When a release date for a particular coffee is scheduled, we ensure the beans spend at least three days acclimatising in our fully insulated green coffee room, fitted out with a temperature control unit and humidifier so the coffee is stable and stored as optimally as we can. As we charge a batch into the roaster finally we don’t have to worry about the temperature fluctuations such as we endured at Clerkenwell. Being able to adapt to this swing is a testament to an experienced hand, but ask any roaster and they’d rather they didn't have this obstacle to overcome at any point. Wrestling with a roast because it's too hot or too cold is no fun, believe me.
New Burner Technology:
Upgrading to a larger machine meant not just more capacity, but vastly better technology. Rather than the manual gas dial of the P12, reading from 1 to 6 and controlling what was essentially a grill burner, the P25 has a touchpad giving us linear control, incrementally increasing or decreasing our gas supply, to what can only be described as a jet engine, 1% at a time. This accuracy makes control of the roast process so much easier, and also facilitates clearer communication across the roasting team.
The power of the new machine means we’re able to fully develop large batches in a shorter time than we previously could. One benefit of being able to roast in a faster and punchier manner is that we’re able to better showcase coffees with prominent fruit and acidity. Since we love coffees of that type, it’s great we’re able to get the best out of them now, more than ever before in our history. We’re talking 22kg of green coffee properly developed, balanced and clean in around 9 minutes; our old P12 could only dream of such numbers.
More Frequent and Focussed QC Sessions:
The assessment of our roasted coffee now takes place in even greater detail too. As normal each batch is weighed once out of the cooling tray, ensuring the coffee has lost enough mass to be brittle enough to properly extract when brewing, but we now also measure the colour of roasted coffee using a ColorTrack. Initially helping profile a coffee, we estimate a rough ballpark colour figure to aim for with test roasts, whilst during production it gives us a reliable, objective measurement that allows us to see if certain batches could taste different from others, allowing us to pull potentially blown roasts from the packing line for further analysis.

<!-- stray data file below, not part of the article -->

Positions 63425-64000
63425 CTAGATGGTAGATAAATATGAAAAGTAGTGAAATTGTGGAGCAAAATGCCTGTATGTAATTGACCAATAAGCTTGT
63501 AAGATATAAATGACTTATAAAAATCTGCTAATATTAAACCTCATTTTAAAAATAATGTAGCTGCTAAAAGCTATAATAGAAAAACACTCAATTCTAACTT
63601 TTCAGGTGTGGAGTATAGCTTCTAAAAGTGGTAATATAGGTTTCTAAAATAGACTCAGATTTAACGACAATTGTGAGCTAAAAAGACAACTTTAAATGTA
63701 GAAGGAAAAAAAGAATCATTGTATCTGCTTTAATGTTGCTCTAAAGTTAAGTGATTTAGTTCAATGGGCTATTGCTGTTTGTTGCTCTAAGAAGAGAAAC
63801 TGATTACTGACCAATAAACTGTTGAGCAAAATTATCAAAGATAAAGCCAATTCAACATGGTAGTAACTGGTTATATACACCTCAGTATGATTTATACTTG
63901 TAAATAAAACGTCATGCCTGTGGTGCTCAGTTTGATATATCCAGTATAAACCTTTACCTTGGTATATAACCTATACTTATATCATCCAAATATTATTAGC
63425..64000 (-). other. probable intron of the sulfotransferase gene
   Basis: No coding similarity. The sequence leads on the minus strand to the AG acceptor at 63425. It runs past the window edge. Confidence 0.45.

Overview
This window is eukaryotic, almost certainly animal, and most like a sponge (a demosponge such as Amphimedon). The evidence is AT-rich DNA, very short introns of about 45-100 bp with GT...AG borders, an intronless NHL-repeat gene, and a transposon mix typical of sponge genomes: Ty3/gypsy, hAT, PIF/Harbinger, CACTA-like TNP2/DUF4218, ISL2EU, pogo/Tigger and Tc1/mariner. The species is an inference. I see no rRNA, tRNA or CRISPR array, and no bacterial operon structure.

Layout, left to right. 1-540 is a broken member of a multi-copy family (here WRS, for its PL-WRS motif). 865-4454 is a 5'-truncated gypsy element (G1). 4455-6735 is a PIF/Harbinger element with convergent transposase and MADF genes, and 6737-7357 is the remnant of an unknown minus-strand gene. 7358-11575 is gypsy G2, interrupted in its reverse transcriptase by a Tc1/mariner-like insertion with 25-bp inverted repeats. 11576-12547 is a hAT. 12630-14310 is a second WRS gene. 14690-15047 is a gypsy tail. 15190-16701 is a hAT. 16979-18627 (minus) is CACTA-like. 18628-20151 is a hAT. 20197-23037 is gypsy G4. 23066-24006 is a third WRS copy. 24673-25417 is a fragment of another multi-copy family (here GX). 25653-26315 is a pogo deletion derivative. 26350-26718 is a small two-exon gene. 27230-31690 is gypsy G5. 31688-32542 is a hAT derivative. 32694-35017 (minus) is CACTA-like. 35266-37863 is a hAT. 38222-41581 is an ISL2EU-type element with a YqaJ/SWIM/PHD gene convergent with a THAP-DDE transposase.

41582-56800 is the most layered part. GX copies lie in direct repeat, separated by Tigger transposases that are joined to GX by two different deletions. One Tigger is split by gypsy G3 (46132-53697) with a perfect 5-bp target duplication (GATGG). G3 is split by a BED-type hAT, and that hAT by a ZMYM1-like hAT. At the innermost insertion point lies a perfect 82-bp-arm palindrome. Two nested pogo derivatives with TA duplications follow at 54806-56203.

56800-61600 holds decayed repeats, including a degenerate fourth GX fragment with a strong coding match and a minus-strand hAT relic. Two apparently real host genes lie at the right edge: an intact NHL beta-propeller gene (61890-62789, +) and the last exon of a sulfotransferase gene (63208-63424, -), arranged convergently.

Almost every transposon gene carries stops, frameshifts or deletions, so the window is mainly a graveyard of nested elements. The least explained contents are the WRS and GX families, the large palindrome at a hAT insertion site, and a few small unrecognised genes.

As well as these quantitative measures we now spend more time on the qualitative side of things too. This means tasting. Lots of tasting. Our huge cupping table is in use most days along with our espresso QC machine, which means we adapt and tweak our roast recipes more frequently as we continually hone in on the sweet spot of every coffee in our range. Coupled with brewing loads of fresh pots using our MoccaMaster during the day, we’re closing a much tighter feedback loop and involving the entire team in the pursuit of tastier coffee.
Some night's, sleep is hard to come by though.
A Larger Team:
We left Clerkenwell with a team of five based permanently in the Roastery; that's grown to eleven staff operating in the Roastery on Vyner Street. In part due to the creation of a dedicated training and wholesale space on site, this means we have all the more resource at hand to test, taste and assess our coffees with a much wider range of palates and brewing expertise.
However, it does mean your arms get tired from grinding pepper into soup for eleven or you get teary eyed chopping a whole bag of onions for a stew, but divvying the cooking and washing up amongst the team does mean we get to spend a little quality time together over wholesome lunches each day.
Our Head Roaster, Dan, now shares the majority of roasting with the newest production roaster, Roosa. Starting as a Production Assistant in Clerkenwell, she graduated to Roaster in Vyner St. and becomes the first female to stand behind the roaster for Workshop.
Meanwhile, Kohtaro has progressed from Bar Back to Barista, on to Production Assistant and then Roaster, he's now settling into his position as Roastery Manager, ensuring orders are met each day and shipped out on time.
I [Richard] spend a lot less time at the roaster, instead sharing the responsibility of travelling to source green coffee, pushing product development and ensuring high attention to detail is observed in all aspects of training and QC programs with James B. Sam meanwhile hosts our Baristas, Bar Backs and wholesale partners in the training space, which he shares with the Wholesale Support team of Susan, Josh and Florian.
Kristyna and James F make up the final two spots; the Production Assistants who ensure green coffee passes all QC checks, help manage inventory and the rotation of batches in the green room, and who are also responsible for the beautiful presentation and packaging of your coffee.
We’ve had many a visitor to the roastery over the past year. The obvious ones from our green partners at Nordic Approach, TWCS and Café Imports have been, but also numerous crews from the BBC and Channel 4 have filmed us cup, roast and generally talk coffee. Add to that the open doors when we hosted the English AeroPress Championships, along with visits from many notable roasters, cafe owners, baristas, chefs and even a professional cyclist, all have had the tour, drank the coffee and chatted.